At this point Stanning strolled into the room. “I’m a witness,” he said, in answer to Linton’s look of inquiry. “We’re doing this thing in style. I depose that I saw the prisoner cutting off on the—whatever day it was, when he ought to have been saving our lives from the fury of the mob. Hadn’t somebody better bring the prisoner into the dock?”
“I’ll go,” said Linton promptly. “I may be a little time, but don’t get worried. I’ll bring him all right.”
He went upstairs to Sheen’s study, feeling like an impresario about to produce a new play which is sure to create a sensation.
Sheen was in. There was a ridge of purple under his left eye, but he was otherwise intact.
“ ’Gratulate you, Sheen,” said Linton.
For an instant Sheen hesitated. He had rehearsed this kind of scene in his mind, and sometimes he saw himself playing a genial, forgiving, let’s-say-no-more-about-it-we-all-make-mistakes-but-in-future! rôle, sometimes being cold, haughty, and distant, and repelling friendly advances with icy disdain. If anybody but Linton had been the first to congratulate him he might have decided on this second line of action. But he liked Linton, and wanted to be friendly with him.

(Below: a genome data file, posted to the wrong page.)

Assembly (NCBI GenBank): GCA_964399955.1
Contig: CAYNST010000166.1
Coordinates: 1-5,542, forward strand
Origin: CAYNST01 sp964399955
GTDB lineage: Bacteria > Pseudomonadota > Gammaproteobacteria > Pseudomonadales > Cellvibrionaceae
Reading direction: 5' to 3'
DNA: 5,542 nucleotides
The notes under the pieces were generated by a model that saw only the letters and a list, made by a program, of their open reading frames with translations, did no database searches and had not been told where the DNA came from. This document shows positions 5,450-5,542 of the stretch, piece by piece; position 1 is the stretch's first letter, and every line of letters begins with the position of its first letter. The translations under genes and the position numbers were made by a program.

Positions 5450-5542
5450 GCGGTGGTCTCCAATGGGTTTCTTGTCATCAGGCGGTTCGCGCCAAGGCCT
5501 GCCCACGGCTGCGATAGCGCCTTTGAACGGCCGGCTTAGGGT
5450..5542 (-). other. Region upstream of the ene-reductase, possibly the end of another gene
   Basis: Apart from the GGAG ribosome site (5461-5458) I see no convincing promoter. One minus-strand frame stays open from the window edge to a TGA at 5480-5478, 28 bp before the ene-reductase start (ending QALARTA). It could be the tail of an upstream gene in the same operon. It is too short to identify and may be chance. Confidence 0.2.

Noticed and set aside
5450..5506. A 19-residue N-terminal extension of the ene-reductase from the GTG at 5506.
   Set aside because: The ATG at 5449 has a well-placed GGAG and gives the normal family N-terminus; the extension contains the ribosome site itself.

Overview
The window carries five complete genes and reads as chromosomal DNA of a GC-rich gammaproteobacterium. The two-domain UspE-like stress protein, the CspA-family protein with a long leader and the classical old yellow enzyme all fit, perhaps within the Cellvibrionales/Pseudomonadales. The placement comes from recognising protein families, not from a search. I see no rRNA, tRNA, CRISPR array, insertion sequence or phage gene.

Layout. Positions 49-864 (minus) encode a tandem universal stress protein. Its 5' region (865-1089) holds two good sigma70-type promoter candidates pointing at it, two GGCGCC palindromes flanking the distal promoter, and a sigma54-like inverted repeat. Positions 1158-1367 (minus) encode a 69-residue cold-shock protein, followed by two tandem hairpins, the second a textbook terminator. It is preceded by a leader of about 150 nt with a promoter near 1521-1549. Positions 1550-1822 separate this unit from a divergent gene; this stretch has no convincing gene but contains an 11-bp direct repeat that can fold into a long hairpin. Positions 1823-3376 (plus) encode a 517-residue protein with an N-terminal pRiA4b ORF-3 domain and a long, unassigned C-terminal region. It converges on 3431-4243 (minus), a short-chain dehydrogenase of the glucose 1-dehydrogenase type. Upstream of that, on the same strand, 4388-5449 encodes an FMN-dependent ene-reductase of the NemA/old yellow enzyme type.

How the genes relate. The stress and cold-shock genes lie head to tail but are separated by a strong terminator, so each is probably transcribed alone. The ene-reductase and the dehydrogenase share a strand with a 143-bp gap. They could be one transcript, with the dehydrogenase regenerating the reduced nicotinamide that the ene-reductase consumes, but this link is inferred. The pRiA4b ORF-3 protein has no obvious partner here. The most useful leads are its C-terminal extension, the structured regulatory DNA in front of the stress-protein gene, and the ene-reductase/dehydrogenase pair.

“Thanks,” he said.
Linton sat down on the table and burst into a torrent of speech.
“You are a man! What did you want to do it for? Where the dickens did you learn to box? And why on earth, if you can win silver medals at Aldershot, didn’t you box for the house and smash up that sidey ass Stanning? I say, look here, I suppose we haven’t been making idiots of ourselves all the time, have we?”
“I shouldn’t wonder,” said Sheen. “How?”
“I mean, you did— What I mean to say is— Oh, hang it, you know! You did cut off when we had that row in the town, didn’t you?”
“Yes,” said Sheen, “I did.”
With that medal in his pocket it cost him no effort to make the confession.
“I’m glad of that. I mean, I’m glad we haven’t been such fools as we might have been. You see, we only had Stanning’s word to go on.”
“Stanning!” he said. “What do you mean?”
“He was the chap who started the story. Didn’t you know? He told everybody.”
“I thought it was Drummond,” said Sheen blankly. “You remember meeting me outside his study the day after? I thought he told you then.”